As further evidence of how Democrats historically have approached gun issues, consider what transpired in 2013. Sen. Ted Cruz (R-TX) introduced a pair of bills (5:26); In his own words, when recently interviewed by Jesse Watters:

In 2013, I introduced legislation that would spend $300 million on federal grants to harden schools to make them safer, to make them more protected. The Democrats filibustered that legislation. I’ve introduced legislation to say schools like this elementary school behind me can get federal grants to harden their security, to put in bulletproof doors, bulletproof glass, to put in armed police officers to protect kids (at a cost of $1.3B].

Cruz later added:

In 2013, I introduced legislation called Grassley-Cruz, which targeted felons and fugitives and those with serious mental illness. It directed the Department of Justice to do an audit of federal convictions to make sure felons are in the database. It directed the Department of Justice to prosecute and put in jail felons and fugitives who try to illegally buy firearms.

Cruz went on to say that a majority supported the bill, but the Democrats, led by Speaker Harry Reid, blocked a cloture vote to end his party’s filibuster, thus killing the bill. Cruz concluded that passage of the bill was viewed by Democrats as a threat to their agenda of stripping law-abiding gun owners of the personal right to posses firearms for self-defense. It is hard to gainsay his assessment, as undeniably his legislation would have helped matters.

Immediately after Uvalde Senate Majority Leader Chuck Schumer quickly blocked a bill introduced by Sen. Ron Johnson (R-WI), named after two victims of the 2018 Parkland massacre, which would have set up a website presenting school safety “best practices”; schools could individually elect which practices, if any, to adopt. Johnson had been so sure this bill would be accepted that he sought unanimous consent for its adoption. A presidential commission appointed by President Trump issued a massive report in Dec. 2021. It includes a section detailing best practices for schools security. Its recommendations are in line with the ones cited in this article—access control, armed presence, networked information sharing about active shooters who gain access to the school, mental health intervention.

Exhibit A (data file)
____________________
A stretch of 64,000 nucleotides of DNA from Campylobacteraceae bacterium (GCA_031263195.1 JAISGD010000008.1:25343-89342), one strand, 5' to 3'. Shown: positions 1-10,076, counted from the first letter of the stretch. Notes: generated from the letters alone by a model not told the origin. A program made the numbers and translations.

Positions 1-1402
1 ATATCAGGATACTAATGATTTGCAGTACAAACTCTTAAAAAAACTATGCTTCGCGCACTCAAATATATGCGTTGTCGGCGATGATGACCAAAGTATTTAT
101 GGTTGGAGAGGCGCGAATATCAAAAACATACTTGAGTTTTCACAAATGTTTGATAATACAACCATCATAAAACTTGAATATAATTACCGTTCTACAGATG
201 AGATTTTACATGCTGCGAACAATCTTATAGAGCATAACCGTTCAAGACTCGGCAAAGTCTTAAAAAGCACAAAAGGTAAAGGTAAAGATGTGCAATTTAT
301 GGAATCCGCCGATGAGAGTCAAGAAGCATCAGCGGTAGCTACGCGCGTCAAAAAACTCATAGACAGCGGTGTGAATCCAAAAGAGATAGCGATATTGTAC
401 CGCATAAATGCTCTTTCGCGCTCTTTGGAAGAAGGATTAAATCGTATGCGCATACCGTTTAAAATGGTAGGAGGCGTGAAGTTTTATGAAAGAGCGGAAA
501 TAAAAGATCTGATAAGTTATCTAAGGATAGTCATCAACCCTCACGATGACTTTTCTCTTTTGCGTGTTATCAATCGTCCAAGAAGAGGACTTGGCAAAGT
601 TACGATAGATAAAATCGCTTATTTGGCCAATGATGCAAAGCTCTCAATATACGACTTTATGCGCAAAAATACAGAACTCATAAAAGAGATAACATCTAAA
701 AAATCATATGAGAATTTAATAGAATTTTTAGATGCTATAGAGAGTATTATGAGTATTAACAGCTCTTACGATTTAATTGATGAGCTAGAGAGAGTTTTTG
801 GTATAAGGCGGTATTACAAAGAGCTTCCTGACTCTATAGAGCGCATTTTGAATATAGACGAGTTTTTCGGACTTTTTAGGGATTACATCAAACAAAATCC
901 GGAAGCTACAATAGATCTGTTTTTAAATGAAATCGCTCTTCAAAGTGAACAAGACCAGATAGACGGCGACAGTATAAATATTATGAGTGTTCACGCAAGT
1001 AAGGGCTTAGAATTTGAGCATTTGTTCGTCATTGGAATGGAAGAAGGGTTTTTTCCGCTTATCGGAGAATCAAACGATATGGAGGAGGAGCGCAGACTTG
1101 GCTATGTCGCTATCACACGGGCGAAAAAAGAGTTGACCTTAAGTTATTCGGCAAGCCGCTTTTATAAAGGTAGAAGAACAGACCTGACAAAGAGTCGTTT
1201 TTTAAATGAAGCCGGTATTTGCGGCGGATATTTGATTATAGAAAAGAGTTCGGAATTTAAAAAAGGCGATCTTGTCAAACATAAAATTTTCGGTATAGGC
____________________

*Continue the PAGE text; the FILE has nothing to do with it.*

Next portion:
On June 13, Ohio Gov. Mike DeWine (R) signed legislation allowing schools to arm school staff and teachers, after appropriate training.

But no security system can work if best practices are not implemented; one security expert details the challenges since Columbine in getting smaller communities to adopt such practices (4:03). Trump DHS secretary Chad Wolf said that local commanders can override orders from superiors given certain emergencies, of which Uvalde was an example (4:04). Former homicide detective Ted Williams said that the local commanders waited far too long for a SWAT team to arrive, and that they should have gone in quickly (4:26). Indeed, the local commander said at 11:33 am—three minutes after the shooter entered the school—it was no longer an active shooter situation; this was flatly false. There were seven officers on the scene at 11:35 and 19 by 12:03, when they held off, calling it a barricade standoff. Students in the room with the shooter risked their lives to inform police outside that there were more shots fired inside the room. When the last 911 call came at 12:47, 27 officers were on the scene. In the end, it took an elite Border Patrol unit to storm the school, after being delayed 30 minutes by the local police. Hardly reassuring is that the city of Uvalde is resisting disclosure of information about Uvalde police performance.